Take 2


Chicago Sun-Times - - FRONT PAGE - MARY MITCHELL @MaryMitchel­lCST Email: marym@sun­times.com

“I DON’T USE THE RACE­CARD. . . BUT I HON­ESTLY FELT LIKE IWAS BE­ING DIS­CRIM­I­NATED AGAINST.” ALDO BROWN, who was sen­tenced to two years in prison for beat­ing a man dur­ing an ar­rest in 2012

Jus­tice was turned up­side­down in the Aldo Brown case.

Brown, a for­mer Chicago Po­lice Depart­ment tac­ti­cal of­fi­cer, was sen­tenced last week to two years in prison for beat­ing a man dur­ing an ar­rest in 2012.

The vic­tim, Jecque Howard, had an il­le­gal gun in his pocket and il­le­gal drugs in his pos­ses­sion when he was ar­rested at the Omar Salma store in South Shore. There had been many nui­sance com­plaints about the store be­fore it was shut down.

Brown and his at­tor­ney, Dan Her­bert, don’t know why the feds pros­e­cuted Brown on civil rights vi­o­la­tions.

The of­fi­cer, who’s black, spoke with me Fri­day.

He pointed to sev­eral no­to­ri­ous cases of white po­lice of­fi­cers ac­cused of killing un­armed blacks; those of­fi­cers weren’t sent to prison.

“I don’t use the race card . . . but I hon­estly felt like I was be­ing dis­crim­i­nated against,” he said.

“Any­body in law en­force­ment should have been able to look at that video and, af­ter find­ing out the facts of the case, say this guy had a gun, this of­fi­cer was in a threat­en­ing po­si­tion, he had to do what he had to do to save his life,” Brown said. “But they just threw me un­der the bus.” The in­dict

ment is sur­pris­ing, es­pe­cially be­cause ad­vo­cates are still try­ing to get the feds to in­dict Dante Servin for the 2012 killing of Rekia Boyd.

Servin is the white po­lice of­fi­cer Cook County State’s At­tor­ney Anita Al­varez charged with man­slaugh­ter for fir­ing into a crowd, al­legedly be­cause he thought some­one had a gun. Af­ter a bench trial, a judge ac­quit­ted Servin.

If Brown can go to prison for two years for ex­ces­sive force when the sus­pect had a gun, then why would other cops ag­gres­sively pur­sue gun-tot­ing crim­i­nals? A video— recorded by the store’s sur­veil­lance cam­era and then re-recorded by un­known per­sons and posted on YouTube — went vi­ral.

A cou­ple of days later, Brown and his part­ner were un­der in­ves­ti­ga­tion.

“I felt like they wanted to make me a fall guy, like the to­ken guy who is go­ing to an­swer up for all the things that’s been go­ing on with the Po­lice Depart­ment for years.”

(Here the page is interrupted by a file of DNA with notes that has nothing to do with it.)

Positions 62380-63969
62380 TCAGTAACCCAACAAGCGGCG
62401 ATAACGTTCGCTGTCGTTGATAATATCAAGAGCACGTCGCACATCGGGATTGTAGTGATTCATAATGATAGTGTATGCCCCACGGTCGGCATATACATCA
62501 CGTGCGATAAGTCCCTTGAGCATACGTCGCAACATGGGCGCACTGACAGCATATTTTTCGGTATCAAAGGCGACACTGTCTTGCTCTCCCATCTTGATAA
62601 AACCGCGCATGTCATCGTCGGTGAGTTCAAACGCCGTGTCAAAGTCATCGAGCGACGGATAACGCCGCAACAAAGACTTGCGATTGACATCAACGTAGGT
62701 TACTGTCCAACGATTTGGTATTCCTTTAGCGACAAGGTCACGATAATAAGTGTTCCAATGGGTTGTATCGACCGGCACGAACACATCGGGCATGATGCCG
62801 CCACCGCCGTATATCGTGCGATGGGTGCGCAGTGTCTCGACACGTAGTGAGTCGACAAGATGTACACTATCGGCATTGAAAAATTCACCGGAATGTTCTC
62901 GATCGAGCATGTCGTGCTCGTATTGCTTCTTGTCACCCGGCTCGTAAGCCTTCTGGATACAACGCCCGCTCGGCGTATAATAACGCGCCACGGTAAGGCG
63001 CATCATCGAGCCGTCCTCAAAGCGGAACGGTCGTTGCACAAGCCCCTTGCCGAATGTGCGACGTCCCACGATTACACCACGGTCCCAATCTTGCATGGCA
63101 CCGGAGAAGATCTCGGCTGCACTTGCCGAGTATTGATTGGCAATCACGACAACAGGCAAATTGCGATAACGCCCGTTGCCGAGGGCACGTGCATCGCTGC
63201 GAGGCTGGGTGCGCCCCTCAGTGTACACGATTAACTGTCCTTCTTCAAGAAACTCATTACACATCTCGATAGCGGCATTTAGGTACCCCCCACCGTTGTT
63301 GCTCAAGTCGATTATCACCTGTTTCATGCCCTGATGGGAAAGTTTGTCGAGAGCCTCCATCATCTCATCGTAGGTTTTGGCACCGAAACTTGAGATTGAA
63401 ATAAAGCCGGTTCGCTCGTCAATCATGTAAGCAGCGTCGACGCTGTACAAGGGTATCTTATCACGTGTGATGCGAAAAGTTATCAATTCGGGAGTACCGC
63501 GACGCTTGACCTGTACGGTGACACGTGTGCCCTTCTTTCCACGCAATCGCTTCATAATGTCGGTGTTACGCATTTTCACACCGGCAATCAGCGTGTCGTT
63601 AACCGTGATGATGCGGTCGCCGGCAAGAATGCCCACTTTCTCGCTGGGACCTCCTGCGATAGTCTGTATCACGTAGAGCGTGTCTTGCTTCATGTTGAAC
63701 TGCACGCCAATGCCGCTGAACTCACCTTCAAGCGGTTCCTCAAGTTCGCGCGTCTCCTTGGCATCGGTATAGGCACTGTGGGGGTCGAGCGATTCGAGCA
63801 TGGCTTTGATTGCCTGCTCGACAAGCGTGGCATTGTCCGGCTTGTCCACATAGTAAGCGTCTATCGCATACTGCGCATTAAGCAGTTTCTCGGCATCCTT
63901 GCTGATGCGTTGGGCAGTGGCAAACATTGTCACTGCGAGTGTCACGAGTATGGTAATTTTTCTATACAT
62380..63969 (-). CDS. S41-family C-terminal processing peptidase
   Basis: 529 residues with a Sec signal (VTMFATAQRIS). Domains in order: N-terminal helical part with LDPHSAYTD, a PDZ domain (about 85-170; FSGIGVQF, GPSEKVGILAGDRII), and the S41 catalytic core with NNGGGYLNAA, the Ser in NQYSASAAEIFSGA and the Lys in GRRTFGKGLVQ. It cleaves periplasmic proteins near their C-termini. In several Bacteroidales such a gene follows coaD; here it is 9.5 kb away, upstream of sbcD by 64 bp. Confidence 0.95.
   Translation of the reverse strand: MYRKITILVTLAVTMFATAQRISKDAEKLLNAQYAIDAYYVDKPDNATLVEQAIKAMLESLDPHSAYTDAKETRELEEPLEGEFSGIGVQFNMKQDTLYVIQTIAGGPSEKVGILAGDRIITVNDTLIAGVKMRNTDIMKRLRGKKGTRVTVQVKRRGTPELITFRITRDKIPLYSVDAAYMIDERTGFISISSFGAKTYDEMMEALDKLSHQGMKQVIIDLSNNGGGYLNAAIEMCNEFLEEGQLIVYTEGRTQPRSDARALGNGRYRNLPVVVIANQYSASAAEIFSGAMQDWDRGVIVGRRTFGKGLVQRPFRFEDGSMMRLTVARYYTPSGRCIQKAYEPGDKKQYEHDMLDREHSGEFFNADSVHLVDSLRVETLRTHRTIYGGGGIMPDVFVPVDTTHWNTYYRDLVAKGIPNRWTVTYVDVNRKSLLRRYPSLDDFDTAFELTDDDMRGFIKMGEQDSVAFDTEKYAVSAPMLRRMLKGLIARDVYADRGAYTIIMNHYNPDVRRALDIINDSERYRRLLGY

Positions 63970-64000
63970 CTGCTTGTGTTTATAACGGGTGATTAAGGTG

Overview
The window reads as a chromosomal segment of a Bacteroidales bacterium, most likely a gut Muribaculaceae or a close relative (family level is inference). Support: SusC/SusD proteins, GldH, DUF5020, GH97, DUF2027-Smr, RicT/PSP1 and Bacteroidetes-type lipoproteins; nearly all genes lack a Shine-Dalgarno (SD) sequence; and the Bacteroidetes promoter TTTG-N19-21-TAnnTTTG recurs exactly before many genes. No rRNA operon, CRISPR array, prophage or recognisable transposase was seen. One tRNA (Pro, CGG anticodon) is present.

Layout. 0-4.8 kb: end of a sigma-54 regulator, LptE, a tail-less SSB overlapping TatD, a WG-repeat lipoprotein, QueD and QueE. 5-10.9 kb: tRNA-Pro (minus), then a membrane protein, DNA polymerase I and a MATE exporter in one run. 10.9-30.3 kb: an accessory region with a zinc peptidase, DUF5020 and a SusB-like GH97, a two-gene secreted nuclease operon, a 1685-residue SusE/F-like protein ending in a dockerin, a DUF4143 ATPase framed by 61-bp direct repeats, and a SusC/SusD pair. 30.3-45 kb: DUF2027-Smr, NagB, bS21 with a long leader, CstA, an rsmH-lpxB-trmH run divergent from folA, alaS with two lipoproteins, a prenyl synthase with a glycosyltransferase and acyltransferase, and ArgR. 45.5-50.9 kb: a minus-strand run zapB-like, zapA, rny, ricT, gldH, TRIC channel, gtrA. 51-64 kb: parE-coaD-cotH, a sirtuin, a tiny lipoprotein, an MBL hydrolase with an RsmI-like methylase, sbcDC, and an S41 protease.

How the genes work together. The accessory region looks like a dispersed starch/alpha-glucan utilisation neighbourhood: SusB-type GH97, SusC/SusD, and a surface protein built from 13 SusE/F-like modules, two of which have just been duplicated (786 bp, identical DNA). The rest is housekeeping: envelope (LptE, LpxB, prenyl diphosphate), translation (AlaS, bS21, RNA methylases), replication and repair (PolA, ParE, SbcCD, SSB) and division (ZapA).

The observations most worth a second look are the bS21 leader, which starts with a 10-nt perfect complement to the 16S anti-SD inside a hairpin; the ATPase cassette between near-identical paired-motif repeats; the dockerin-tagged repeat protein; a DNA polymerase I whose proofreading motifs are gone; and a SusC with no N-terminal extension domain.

When Brown walked into U.S. District Court nearly four years later to an­swer to the charges, there was no blue wall of of­fi­cers show­ing sup­port. In the in­ter­ced­ing years, Eric

Garner hap- pened. Michael Brown hap­pened. San­dra Bland hap­pened. Tamir Rice hap­pened.

“If I had been a white guy, some­body would have stood up and said, ‘We aren’t go­ing to let you do him like that,’ ” Brown said. “A lot of of­fi­cers should have spo­ken up. They knew it was wrong. Jus­tice was not served in this case.”

Af­ter Brown was re­lieved of his du­ties, the gun charges against Howard got qui­etly dropped.

“I mean, if the FBI was re­ally do­ing its job, don’t you think they would have went af­ter a crim­i­nal who had a gun in a store?” Brown said.

How his case was han­dled could have an im­pact on polic­ing in neigh­bor­hoods on the South Side and the West Side for years to come.

“It sends a ter­ri­ble mes­sage to the com­mu­nity,” Brown said. “It sends a ter­ri­ble mes­sage to the Po­lice Depart­ment. The same thing that the com­mu­nity is com­plain­ing about and want jus­tice for, the jus­tice sys­tem is up­hold­ing.

“I’m a fam­ily man. My kids are on the honor roll. I’ve been in the mil­i­tary. I’ve done a good job all my life. I come from a tough com­mu­nity. I beat the odds. . . . Why would you take some­body like me and try to make an ex­am­ple out of me. For what?

“I have no rea­son but to feel that they did it be­cause I’m black.”

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